Plattsburgh, NY: The councillors of Plattsburgh have decided to vote down a proposed law forbidding the feeding of community cats. It was a close call: 3-2.
The issue of feeding of feral cats (aka community cats) is often discussed in city councils in the US. This is because it is an issue which impacts the quality of life of residents.
And it divides residents because it reflects the attitudes of citizens towards the presence of feral cats in the neighbourhood.
A large proportion of people want rid of them. They don’t mind how it is done. I can understand that. It seems that their desire for action subdues their morality (if they have it). However, others are sympathetic to the plight of unwanted cats wandering around the neighbourhood. Their conscience compels them to be tender towards animals. They realise that it is not the cats’ fault that they are in an unhappy position of being unwanted and without a human caretaker.
Clearly it is the fault of irresponsible cat owners. We know this is the root cause. For many their conscience cannot allow them to ignore the suffering of animals. Therefore to create a law which prevents them expressing their conscience through actions is inhumane and unacceptable.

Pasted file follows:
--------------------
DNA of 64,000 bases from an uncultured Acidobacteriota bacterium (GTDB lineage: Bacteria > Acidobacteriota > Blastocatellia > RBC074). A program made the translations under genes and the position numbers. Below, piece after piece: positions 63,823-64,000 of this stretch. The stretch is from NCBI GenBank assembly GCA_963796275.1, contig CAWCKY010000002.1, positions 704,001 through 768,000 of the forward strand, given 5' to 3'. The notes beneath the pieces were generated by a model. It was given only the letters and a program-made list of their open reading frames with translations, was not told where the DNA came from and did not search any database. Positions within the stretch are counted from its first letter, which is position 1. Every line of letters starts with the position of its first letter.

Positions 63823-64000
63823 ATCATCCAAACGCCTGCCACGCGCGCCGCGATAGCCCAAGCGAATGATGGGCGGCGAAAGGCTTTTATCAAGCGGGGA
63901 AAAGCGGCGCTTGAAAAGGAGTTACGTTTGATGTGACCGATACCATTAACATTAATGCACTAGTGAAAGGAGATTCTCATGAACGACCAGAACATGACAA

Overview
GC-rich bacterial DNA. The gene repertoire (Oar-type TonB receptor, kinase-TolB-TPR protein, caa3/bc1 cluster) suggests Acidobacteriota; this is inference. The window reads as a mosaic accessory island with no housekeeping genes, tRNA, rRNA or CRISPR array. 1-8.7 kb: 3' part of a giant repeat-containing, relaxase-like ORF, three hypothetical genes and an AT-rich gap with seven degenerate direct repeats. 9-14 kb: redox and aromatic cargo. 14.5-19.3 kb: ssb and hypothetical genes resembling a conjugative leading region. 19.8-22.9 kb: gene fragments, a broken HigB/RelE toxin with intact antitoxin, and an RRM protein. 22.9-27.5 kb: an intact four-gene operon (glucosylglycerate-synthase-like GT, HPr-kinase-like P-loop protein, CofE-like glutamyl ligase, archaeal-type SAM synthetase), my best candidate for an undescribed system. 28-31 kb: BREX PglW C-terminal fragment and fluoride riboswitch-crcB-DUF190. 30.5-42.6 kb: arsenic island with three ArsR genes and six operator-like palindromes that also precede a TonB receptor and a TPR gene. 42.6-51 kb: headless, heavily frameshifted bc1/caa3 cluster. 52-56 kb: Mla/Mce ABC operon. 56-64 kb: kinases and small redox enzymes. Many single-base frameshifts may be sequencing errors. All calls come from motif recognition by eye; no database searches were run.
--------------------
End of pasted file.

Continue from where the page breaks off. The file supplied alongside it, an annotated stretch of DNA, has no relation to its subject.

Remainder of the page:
By a narrow majority the councillors accepted this argument. I understand the pressure that city councillors are under. They are lobbied by their electorate to do something about feral cats. Feral cats generate strong feelings. A lot of people simply hate them. The want to kill them. They want to ‘protect their property’ from ‘smelly feral cats which spread disease’. There is a strong sense of property ownership in the US.
Councillors have a duty to represent their constituents. So they propose laws to stop feeding these cats because feeding them encourages more irresponsible cat ownership and more feral cats. It also attracts wildlife unless feeding is done in a controlled way.
But at the end of the day, a law which runs counter to the consciences of the majority of residents in a city cannot be passed. Law must be moral. Law is based on morality. The Plattsburgh councillors made the correct decision. I am surprised that it was by such a narrow margin.
They’ll have to find an alternative way forward. In my view, this will mean (1) controlled feeding and (2) employing imaginative ways to tackle the root cause of the feral cat problem by improving cat ownership standards and (3) instigating a more extensive TNR program part funded by the city. Do all three in parallel and you’ll see an improvement and it will satisfy the consciences of all.
Page source: suncommunitynews.com.
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